6 min read

After the coronation: what next for church and state?

As the coronation recedes, what's the future for an established church or a religiously impartial state, asks Jonathan Chaplin.

Jonathan Chaplin is a lifelong Anglican, a Fellow of Wesley House, Cambridge and author of Beyond Establishment: Resetting Church-State Relations in England (SCM 2022) 

A team of street sweepers clear up the road after the coronation procession, outside the Houses of Parliament.
Sweeping the street after the coronation.
Westminster City Council.

The magnificent and mysterious pageantry of the coronation, climaxing in the thrill of ‘Zadok the Priest’ bursting out over the royal anointing and the tremulous descent of St Edward’s crown onto the head of the king, are now receding into memory. The performative power of the event may linger for a while, but the time for critical reflection on what just happened has already begun.  

The event will have evoked a wide variety of responses in different sections of the nation. Polls suggest that the majority remained largely indifferent, probably including many who had the TV on in the background while enjoying a long weekend spent on other things. A minority, not only vocal supporters of ‘Republic’, will have found the whole thing objectionable in principle. That will likely include many among the majority of young people who now report sharply declining support for the monarchy itself. 

To have tampered overmuch with its religious character would have been to undermine their sense of cultural identity, whatever they made of it theologically (if anything). 

Some, also a minority, will have looked to it to reconnect with longstanding British traditions that allow us to rise, even momentarily, above the grasping character of party politics and to offer to a fractured and anxious people a renewed prospect of national harmony.  

For some among that minority, the religious character of the event will have been important. To many from non-Christian faiths, the coronation consolidates an Anglican Establishment which, they think, serves to protect the public standing of all faiths. The (welcome) participation of representatives of Britain’s minority faiths in the event will have confirmed that perception.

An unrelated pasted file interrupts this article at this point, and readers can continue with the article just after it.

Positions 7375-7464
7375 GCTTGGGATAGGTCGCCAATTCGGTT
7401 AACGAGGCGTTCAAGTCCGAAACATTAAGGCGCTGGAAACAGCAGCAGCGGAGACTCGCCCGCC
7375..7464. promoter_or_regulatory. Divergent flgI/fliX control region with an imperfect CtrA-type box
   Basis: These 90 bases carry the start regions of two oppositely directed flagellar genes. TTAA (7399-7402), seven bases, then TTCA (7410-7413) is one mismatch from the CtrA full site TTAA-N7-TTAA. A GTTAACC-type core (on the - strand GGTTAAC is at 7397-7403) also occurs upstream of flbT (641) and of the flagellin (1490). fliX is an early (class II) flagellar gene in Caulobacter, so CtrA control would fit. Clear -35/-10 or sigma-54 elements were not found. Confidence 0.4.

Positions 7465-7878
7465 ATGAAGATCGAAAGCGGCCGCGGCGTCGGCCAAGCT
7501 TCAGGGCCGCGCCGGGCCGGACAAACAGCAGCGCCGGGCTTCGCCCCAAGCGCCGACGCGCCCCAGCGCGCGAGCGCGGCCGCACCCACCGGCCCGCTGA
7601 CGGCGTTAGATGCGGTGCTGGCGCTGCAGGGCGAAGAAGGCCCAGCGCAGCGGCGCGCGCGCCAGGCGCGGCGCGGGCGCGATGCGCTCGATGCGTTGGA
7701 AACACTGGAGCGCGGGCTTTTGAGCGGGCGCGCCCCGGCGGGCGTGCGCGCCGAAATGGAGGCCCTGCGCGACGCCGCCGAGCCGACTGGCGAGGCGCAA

To others in the same minority, Christianity – represented here by the Church of England – is an essential thread in the weave of a national culture in need of shoring up. To have tampered overmuch with its religious character would have been to undermine their sense of cultural identity, whatever they made of it theologically (if anything). 

To still others – we are now talking about a small minority-within-a-minority – the Christian character of the event is decisive to its intrinsic meaning and public significance. Mostly but not exclusively English Anglicans (the category includes many Catholics, for example), such voices claim that the coronation expresses a distinctively Christian theology of accountability and service that has been vital in the formation of Britain and should be retained if such goals are to be kept alive.  

Political authority, they argue, is a trust from God, laying on its holders a solemn, ‘covenantal’, duty to govern according to God’s justice and to serve the common good. This theology was lucidly expressed in the Church of England’s commentary on the Coronation liturgy and appeared in many other Christian statements ahead of the event (for example, here, here and here). Bishop Graham Tomlin expressed doubt that there could be a better way to uphold a vision of accountable government. 

This Christian theology of accountability, while truly at the core of the coronation liturgy, was almost entirely ignored by the media before and during the day. 

The few in the secular media that did recognise its specifically Christian character mostly reacted indifferently or adversely to it (the Daily Telegraph’s Tim Stanley, a Catholic, was one exception). Some drew attention to the incongruity of one small and declining English Christian denomination continuing to preside over the investiture of the head of state of a pervasively secularised, religiously plural, and multinational, United Kingdom. The Guardian’s Martin Kettle even claimed that the event amounts to ‘a lie at the heart of the British state’. ‘The lie is that Britain is a practising Christian nation, and that it is defined and held together by the established Protestant religion, of which the monarch is the embodiment’.